Tuesday, February 18, 2014

The Birthplace of Jazz, New Orleans, Louisiana, 1902


(Above) Jelly Roll Morton Postage Stamp, issued in 1995 for 32-cents it is today worth over $4.00.  The US Post Office's issued it as part of its Jazz  Musicians stamp book.

From the Birthplace of Jazz website:


(Above) B&W Photo: Jelly Roll Morton Band, 1928, Morton on left.
 
"Some will say that Jazz was born in 1895, when Buddy Bolden started his first band. Others will say 1917, when Nick LaRocca and his Original Dixieland Jazz Band recorded the first Jazz record, 'Livery Stable Blues.'  Ferdinand 'Jelly Roll' Morton said, 'It is evidently known, beyond contradiction, that New Orleans is the cradle of Jazz, and I myself happen to be the inventor in the year 1902.'"
 

(Above) B&W Photo: Ferdinand Joseph La Menthe Morton aka 'Jelly Roll' Morton, famed New Orleans musician and composer, and one of the early architects of Jazz music, circa 1921.
 
From The Mississippi Rag Article The Elusive Truth About Jelly Roll Morton:
 

(Above) There is an editorial sub-title of “Jelly Roll Morton Calls Handy A Liar” inserted as the headline of page 31 in the August 1938 issues of Down Beat, however, these words do not actually appear anywhere in the article.  Very likely the editor of Down Beat decided to publish that sensational headline to promote sales of the magazine.  Photo courtesy of Dr. Jazz.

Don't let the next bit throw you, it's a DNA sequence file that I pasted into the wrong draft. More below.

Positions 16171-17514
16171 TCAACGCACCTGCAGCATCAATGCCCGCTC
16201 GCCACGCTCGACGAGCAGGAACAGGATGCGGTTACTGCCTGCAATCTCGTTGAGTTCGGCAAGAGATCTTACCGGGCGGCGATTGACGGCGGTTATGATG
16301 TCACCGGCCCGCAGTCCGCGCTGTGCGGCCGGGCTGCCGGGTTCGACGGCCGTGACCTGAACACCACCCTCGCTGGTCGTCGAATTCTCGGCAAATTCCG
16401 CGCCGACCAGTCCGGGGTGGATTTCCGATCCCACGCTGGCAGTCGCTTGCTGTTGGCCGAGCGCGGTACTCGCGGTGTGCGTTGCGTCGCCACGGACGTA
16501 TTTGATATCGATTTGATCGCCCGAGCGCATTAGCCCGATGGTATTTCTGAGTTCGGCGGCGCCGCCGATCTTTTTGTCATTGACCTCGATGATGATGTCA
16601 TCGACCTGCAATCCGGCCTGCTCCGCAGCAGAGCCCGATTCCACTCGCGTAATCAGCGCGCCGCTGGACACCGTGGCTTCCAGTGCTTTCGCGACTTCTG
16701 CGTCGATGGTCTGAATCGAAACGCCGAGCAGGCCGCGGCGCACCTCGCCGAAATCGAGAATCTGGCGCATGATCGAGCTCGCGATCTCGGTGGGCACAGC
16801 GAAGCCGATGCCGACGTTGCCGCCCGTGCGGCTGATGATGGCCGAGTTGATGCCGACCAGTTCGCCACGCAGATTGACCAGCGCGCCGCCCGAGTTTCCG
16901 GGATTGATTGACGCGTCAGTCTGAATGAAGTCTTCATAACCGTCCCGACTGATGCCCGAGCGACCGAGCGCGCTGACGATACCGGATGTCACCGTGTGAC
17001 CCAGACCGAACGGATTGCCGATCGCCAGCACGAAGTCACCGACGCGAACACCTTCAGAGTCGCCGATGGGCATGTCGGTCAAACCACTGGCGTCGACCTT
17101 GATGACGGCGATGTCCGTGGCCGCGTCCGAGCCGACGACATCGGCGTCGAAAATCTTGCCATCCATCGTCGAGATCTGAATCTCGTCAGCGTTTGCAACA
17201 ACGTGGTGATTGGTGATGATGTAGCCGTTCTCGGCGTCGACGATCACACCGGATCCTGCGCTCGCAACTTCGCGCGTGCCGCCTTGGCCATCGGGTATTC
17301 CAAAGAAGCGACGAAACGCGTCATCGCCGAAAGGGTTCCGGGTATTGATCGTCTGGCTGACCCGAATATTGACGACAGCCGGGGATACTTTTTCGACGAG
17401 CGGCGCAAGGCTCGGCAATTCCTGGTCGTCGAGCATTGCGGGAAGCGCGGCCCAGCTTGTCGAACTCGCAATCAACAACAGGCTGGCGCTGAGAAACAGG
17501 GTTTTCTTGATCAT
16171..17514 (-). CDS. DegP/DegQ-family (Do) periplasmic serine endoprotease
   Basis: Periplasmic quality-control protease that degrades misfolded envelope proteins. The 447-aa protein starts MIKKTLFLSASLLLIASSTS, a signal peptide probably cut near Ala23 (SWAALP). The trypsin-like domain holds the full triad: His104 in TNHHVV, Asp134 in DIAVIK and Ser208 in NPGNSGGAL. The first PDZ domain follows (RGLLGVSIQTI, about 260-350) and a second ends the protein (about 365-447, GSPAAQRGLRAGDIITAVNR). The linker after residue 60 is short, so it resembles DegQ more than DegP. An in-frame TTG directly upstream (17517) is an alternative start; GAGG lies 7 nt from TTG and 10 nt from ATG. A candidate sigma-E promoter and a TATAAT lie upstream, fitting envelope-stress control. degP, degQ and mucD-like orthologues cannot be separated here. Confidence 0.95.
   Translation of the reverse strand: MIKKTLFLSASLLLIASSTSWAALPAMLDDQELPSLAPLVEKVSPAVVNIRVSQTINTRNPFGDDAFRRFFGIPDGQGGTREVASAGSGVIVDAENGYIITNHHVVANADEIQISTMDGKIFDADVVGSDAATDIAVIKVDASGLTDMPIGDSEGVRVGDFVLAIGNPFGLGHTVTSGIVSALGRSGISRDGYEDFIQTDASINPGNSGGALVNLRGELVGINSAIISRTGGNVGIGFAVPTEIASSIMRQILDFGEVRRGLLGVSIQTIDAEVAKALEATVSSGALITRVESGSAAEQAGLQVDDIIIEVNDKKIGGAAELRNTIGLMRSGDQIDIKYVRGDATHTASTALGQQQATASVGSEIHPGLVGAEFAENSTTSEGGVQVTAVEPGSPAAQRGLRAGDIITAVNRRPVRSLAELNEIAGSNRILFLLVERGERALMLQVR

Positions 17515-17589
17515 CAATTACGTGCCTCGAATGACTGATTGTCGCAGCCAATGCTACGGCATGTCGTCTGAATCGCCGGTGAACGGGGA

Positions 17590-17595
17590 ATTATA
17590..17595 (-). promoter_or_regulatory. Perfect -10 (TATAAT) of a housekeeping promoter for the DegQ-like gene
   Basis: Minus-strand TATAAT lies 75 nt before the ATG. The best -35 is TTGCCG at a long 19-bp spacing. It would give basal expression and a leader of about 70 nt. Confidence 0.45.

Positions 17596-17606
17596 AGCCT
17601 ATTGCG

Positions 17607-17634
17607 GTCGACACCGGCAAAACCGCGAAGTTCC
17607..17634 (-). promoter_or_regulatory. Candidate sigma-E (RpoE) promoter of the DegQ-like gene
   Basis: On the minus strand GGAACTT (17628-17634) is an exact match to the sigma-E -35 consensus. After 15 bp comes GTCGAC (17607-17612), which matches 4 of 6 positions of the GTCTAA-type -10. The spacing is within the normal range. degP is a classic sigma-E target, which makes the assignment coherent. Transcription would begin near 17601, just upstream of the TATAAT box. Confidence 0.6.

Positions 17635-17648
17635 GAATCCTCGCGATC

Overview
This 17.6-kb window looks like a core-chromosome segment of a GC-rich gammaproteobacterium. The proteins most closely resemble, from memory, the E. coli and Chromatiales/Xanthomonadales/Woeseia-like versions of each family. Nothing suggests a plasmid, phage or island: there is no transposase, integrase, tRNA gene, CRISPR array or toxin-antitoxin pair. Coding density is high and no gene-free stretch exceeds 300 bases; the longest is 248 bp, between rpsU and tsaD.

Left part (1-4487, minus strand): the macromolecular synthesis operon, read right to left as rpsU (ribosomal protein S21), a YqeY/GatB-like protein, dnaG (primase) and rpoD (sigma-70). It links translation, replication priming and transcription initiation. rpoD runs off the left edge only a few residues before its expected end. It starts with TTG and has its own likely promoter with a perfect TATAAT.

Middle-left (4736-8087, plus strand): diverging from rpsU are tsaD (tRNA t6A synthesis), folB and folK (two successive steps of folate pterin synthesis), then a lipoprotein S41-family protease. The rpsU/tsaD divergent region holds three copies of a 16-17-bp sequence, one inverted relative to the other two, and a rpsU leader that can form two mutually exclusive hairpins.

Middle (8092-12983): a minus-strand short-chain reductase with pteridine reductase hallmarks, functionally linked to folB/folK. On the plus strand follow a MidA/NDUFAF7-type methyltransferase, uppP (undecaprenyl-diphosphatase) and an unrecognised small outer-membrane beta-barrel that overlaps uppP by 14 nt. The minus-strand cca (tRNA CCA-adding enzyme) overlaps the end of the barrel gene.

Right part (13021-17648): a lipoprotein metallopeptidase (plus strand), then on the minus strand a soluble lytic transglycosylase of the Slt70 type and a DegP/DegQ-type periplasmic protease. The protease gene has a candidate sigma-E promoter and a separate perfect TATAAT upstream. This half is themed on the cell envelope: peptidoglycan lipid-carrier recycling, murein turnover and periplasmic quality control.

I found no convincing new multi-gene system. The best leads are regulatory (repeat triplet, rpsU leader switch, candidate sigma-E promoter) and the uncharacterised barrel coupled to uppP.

"Despite his ... 'gift for gab' ... I found that many of Morton's statements dismissed over the years as vain bragging and hyperbolic self-promotion were, in fact, true. Morton was a surprisingly accurate, organized speaker, and he exhibited total recall for music, incidents and people in a professional career jam-packed with travel and replete with adventure. The big, bold statements critics and historians laughed off or dismissed as wildly improbable, egocentric ravings contained much truth. 

'I invented jazz in 1902 . . .' This boast from the feud Morton instigated in print with W.C. Handy in 1938 and earned him the most scorn from literal-minded and limited jazz journalists and musicians. But in following Morton's versions of this idea, I found he has a complex definition of 'invention' worth understanding. Of course, Morton didn't single-handedly 'invent jazz,' and he never really said that.  He was one of a generation of inventors, and by 1938 a fairly rare survivor, who had witnessed the Big Bang from which jazz emerged as a whole new musical universe."